The ins and outs of impound races
Impound races restricting car setups between the end of qualifying and the beginning of the race were introduced with hopes of improving competition
Five of the 36 races on the 2007 NASCAR Nextel Cup schedule are impound races. Those events are both races at Richmond, both races at Talladega, and the July Daytona race. But what exactly is an impound race?
NASCAR officials said the idea of impounding the cars came about as a way to discourage teams from spending time and money researching setups that they will use only for qualifying. It was first implemented in 2005, with 21 of 36 races run under the rule. At the time, NASCAR Nextel Cup Series director John Darby said it was his hope that the rule would be good for competition.
"Ultimately, all the teams will arrive at the track with a focus on one goal," Darby said. "That goal will be to have the best possible race setup, and hopefully that will enhance the overall competitive element throughout the field."
However, after criticism in the garage that the schedule changes caused confusion and wasted time for teams, NASCAR relented and the impound race schedule was dramatically reduced to five in 2006.
"In the overall scheme of things, it didn't fit the way we thought it would," said NASCAR president Mike Helton in announcing the change. "We just wanted to back off that and take a look at it from a different angle. We just haven't found the right balance yet."
Here is how the impound rules are stated in NASCAR's rulebook:
Following qualifying for the NASCAR Nextel Cup Series event, the cars will be escorted to their respective garage stalls by a NASCAR official (with the exception of the top five cars, which will be placed in a designated area for post-qualifying inspection). Once the car is pushed to the garage stall, only two crew members will be allowed to remain in the garage.
The following work list will be allowed:
1. Shut off electrical switches and master power switch 2. Remove radio 3. Check air pressure in tires 4. Cover the car 5. Crewmembers exit garage and garage doors close
Pit road selection will be immediately after the last car has qualified.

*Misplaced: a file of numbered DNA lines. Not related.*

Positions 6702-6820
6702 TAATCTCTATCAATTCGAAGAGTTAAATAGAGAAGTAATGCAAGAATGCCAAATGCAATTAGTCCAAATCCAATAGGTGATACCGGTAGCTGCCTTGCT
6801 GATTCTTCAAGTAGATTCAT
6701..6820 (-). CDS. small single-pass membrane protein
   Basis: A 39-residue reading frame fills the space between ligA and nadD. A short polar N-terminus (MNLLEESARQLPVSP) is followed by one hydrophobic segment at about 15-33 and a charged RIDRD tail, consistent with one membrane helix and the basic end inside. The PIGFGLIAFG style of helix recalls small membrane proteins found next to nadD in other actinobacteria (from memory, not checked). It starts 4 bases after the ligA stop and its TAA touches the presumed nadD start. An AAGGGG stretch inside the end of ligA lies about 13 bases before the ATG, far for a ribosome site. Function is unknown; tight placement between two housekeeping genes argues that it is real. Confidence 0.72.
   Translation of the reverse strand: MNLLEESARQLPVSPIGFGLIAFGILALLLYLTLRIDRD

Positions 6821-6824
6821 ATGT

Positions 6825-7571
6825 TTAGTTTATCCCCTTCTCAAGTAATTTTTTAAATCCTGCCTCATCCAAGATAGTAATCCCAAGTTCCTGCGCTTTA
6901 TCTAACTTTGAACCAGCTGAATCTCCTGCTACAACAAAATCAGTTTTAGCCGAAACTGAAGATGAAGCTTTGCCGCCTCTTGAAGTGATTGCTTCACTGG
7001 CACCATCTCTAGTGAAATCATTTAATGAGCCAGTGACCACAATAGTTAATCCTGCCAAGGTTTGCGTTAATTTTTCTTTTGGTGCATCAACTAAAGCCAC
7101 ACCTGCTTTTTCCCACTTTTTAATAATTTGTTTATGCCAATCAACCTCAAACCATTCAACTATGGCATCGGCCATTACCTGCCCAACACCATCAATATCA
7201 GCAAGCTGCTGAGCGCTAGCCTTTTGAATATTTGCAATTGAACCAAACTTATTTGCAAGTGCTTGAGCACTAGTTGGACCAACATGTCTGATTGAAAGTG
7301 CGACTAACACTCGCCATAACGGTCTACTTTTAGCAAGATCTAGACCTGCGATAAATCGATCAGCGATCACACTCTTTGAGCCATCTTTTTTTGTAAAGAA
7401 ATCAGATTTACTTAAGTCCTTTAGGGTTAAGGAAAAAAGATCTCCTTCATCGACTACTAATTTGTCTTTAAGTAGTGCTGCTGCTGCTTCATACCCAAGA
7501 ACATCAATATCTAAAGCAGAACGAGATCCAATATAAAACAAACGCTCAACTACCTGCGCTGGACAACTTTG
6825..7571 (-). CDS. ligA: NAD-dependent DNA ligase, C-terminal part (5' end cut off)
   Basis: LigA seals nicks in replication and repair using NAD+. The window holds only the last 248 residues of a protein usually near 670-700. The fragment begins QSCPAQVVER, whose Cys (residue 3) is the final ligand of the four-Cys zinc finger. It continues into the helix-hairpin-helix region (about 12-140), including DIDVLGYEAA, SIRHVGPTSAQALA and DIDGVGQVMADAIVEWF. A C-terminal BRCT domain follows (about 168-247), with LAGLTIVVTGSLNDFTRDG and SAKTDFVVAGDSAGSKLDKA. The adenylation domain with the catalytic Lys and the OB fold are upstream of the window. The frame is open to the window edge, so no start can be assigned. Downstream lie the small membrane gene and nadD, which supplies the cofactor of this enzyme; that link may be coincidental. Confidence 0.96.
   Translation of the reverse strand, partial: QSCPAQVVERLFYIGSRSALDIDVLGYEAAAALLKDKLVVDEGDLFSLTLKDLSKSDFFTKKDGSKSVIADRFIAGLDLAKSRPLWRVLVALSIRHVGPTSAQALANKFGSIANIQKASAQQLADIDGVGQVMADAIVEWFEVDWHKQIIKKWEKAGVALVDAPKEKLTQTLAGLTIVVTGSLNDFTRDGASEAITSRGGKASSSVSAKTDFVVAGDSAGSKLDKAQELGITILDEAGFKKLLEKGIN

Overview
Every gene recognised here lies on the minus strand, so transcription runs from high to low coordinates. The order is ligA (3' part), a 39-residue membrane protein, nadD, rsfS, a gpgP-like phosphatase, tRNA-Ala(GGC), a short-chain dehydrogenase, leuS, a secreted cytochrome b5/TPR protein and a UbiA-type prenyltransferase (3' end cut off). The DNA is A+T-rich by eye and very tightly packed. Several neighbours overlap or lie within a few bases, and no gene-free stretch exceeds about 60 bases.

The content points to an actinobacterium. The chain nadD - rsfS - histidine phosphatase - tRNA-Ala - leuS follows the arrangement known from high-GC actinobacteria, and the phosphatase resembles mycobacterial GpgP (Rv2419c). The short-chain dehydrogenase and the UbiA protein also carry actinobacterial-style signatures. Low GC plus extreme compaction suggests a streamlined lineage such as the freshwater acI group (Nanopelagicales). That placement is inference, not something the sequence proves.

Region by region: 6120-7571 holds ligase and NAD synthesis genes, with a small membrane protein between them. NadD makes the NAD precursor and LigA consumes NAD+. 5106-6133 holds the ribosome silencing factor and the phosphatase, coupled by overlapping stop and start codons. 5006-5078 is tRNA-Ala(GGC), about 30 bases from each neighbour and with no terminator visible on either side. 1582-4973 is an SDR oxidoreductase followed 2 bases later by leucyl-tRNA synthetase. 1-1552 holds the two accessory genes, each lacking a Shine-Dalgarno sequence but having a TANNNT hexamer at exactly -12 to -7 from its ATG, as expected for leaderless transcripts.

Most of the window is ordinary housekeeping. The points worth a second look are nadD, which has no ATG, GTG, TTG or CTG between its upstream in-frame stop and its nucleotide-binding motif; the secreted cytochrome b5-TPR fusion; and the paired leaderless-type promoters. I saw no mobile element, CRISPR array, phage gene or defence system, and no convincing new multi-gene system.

Procedure for race day for NASCAR Nextel Cup Series teams:
Garage Stall: A maximum of two crew members per car, accompanied by a NASCAR official, will be allowed in the garage stall. Below are the procedures that will be completed in the garage stall:
1. Plug in oil heater (if teams use a generator, it must remain outside the garage)
2. Open hood
3. Prime oil system
4. Back car out of garage to start
5. Turn master switch on
6. Open oil cooler bypass valve (optional)
7. Start engine
8. Close hood
9. Set tire pressure
10. Torque wheels
11. Install radio and water bottle
12. Remove or repair tape on front of car (i.e. grille, valance, brake ducts.)
13. If applicable, BST or Pi Research may replace equipment batteries under NASCAR supervision.
Teams may not:
1. Enter the garage without a NASCAR official present
2. Jack up any part of the car
3. Add water or pressurize the cooling system
4. Climb inside the car
5. Adjust wedge bolts, shocks or sway bars
6. Add fuel, oil or brake fluid
7. Remove air box
8. Adjust fenders, spoiler or any body components.
Fuel pumps: A maximum of three crewmembers per car at any time, escorted by NASCAR officials, may go to the fuel pumps. For tracks 1 mile and under, a maximum of two gallons of fuel will be added. For tracks 1½ miles, a maximum of three gallons of fuel will be added. For tracks above 1½ miles, a maximum of four gallons of fuel will be added.
Height platform: A maximum of three crewmembers per car at any time, accompanied by NASCAR officials, may escort the respective car to the height platform.
1. Adjust front and rear wedge bolts: A maximum of one turn for front bolts. A maximum of 1½ turns for rear bolts.
2. Adjust track bar at frame end adjuster. No maximum on track bar adjustment.
3. Adjust external shock bleeds.
Teams may not:
1. Change any components.
2. Add spring inserts.
Scales: A maximum of three crewmembers per car at any time, accompanied by NASCAR officials, may escort the respective car to the scales. Any car that does not meet required weight specifications may be subject to penalty. After completion, the generator will be reconnected to the car and pushed to pit road. Generators will be permitted out on pit road with the car.